Saskatchewan crops normal overall, but south sees harsh conditions

CNS Canada — Despite the dry conditions gripping much of southern Saskatchewan, farmers in most of the province have something to cheer about, at least in terms of crop development.

Saskatchewan Agriculture says in its weekly crop report released  that most crops are developing normally.

The report, covering the July 4-10 period, stated 84 per cent of fall cereals, 69 per cent of spring cereals, 67 per cent of oilseeds and 80 per cent of pulses are at normal or ahead of normal development for this time of year. However, lack of rain and heat during the last two weeks have deteriorated crops.

Some areas received rain during the week, but many crops still need significant rain to develop, the crop report said.

Rain ranged from trace amounts to 80 mm around Kelvington.

Provincewide, topsoil moisture on cropland is rated two per cent surplus, 41 per cent adequate, 46 per cent short, and 11 per cent very short. Hay land and pasture topsoil is rated as three per cent surplus, 32 per cent adequate, 49 per cent short and 16 per cent very short.

Heat and rain shortages are damaging crops, especially in the southern part of the south region, but also stretching into some central areas of the grain belt.

Many areas in the south and central regions have received less than 100 mm of moisture since April 1. In the southwest, topsoil moisture on cropland is rated 21 per cent adequate, 55 per cent short and 24 per cent very short. In the southeast, topsoil moisture on cropland is rated one per cent surplus, 38 per cent adequate, 54 per cent short and seven per cent very short.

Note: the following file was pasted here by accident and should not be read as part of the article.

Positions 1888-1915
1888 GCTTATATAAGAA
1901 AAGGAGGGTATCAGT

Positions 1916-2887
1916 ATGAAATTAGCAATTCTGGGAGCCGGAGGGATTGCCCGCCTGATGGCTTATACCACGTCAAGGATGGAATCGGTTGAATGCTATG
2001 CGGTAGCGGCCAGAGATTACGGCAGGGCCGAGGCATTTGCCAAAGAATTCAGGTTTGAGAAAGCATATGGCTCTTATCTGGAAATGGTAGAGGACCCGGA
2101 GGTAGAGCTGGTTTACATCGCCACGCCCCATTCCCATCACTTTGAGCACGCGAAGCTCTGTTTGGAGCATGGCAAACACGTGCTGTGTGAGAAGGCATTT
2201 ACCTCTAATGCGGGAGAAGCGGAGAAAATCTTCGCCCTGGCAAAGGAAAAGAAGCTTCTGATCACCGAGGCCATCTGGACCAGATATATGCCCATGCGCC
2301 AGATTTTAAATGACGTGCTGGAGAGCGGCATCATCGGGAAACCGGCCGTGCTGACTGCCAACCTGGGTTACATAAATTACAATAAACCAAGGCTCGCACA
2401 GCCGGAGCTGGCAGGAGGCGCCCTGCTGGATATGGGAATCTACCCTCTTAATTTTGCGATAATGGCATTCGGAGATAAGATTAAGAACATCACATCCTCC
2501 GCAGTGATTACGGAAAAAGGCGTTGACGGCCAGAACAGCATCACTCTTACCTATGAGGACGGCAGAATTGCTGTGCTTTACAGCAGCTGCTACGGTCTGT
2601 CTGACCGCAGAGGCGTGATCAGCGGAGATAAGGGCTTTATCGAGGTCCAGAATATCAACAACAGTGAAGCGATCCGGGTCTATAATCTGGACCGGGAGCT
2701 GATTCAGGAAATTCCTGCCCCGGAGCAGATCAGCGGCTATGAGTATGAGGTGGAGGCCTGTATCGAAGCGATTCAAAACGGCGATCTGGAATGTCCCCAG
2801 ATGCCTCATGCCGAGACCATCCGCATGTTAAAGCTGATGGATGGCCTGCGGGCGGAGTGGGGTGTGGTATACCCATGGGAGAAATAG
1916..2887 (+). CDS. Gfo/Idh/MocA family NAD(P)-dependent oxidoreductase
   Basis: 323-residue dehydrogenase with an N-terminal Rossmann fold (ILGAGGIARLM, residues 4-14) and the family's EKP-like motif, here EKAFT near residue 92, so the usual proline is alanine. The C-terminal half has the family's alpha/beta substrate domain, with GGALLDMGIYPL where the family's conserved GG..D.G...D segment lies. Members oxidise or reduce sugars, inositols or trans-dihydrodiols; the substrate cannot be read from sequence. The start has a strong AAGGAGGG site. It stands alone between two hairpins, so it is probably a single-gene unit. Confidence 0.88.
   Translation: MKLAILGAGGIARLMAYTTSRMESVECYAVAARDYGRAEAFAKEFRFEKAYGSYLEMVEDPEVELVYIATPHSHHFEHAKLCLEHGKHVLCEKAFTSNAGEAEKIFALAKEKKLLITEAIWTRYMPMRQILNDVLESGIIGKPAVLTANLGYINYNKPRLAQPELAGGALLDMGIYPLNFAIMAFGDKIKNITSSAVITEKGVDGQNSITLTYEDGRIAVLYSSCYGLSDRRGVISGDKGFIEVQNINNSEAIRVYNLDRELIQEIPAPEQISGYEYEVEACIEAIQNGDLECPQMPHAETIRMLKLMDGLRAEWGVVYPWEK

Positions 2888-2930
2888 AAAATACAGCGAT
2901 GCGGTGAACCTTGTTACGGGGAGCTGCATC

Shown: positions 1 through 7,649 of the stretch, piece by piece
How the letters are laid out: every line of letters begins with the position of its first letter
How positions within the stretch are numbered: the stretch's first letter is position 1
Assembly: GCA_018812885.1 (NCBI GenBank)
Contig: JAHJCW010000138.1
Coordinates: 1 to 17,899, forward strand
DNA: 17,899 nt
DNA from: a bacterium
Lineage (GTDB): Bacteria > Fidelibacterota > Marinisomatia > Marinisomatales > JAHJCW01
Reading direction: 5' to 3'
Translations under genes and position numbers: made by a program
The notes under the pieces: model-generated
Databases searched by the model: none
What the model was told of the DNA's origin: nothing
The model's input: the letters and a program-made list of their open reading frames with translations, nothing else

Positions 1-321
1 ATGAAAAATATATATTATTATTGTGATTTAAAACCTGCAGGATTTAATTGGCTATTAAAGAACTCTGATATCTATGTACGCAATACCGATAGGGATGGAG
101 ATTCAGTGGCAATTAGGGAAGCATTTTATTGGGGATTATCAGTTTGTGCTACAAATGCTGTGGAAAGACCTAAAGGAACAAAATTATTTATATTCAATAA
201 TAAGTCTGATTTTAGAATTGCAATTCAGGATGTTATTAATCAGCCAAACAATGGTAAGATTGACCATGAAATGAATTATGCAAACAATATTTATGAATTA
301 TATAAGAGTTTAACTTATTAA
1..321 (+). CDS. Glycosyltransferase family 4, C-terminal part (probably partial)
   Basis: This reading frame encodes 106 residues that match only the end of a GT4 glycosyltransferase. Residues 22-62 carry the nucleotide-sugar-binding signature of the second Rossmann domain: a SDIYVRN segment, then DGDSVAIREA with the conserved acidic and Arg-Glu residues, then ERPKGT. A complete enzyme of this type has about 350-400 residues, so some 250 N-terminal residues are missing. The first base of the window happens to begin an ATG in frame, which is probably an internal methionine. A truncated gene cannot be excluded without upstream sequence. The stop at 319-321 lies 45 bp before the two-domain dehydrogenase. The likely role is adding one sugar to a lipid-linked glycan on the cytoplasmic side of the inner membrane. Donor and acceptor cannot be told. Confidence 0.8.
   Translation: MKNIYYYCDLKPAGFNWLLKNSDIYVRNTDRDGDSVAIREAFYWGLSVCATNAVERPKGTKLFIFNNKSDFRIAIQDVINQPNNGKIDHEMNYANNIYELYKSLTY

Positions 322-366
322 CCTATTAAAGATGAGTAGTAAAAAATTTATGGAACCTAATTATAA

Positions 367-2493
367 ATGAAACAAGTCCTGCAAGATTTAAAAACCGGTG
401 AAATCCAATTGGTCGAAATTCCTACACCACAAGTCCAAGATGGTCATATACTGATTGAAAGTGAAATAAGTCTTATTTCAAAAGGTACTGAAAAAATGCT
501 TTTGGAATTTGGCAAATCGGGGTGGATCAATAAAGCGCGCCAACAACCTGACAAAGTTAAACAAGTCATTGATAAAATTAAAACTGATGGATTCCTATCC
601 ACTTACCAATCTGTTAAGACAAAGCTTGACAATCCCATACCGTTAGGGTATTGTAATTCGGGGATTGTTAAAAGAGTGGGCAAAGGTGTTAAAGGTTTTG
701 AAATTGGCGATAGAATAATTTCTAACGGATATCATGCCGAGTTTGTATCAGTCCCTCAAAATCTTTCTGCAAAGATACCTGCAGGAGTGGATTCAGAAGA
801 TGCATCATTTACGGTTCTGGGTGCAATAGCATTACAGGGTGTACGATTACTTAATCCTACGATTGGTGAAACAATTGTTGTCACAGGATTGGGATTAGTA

Some crops in the driest areas are short, thin and heading out or flowering earlier than normal because of heat stress. Field are variable, depending on which were lucky enough to receive rain.

Precipitation during the next two weeks could still help with pod fill and head fill, although some yield loss is inevitable in the driest areas.

Producers also reported crop damage from hail, localized flooding, wind and insects. Alfalfa weevils, painted lady caterpillars and wheat midge have been sighted. Leaf spot and root rot are also causing damage.

Producers in the province have cut about 25 per cent of the hay crop and baled or put into silage about 40 per cent. Quality is rated as 17 per cent excellent, 59 per cent good, 22 per cent fair and two per cent poor.

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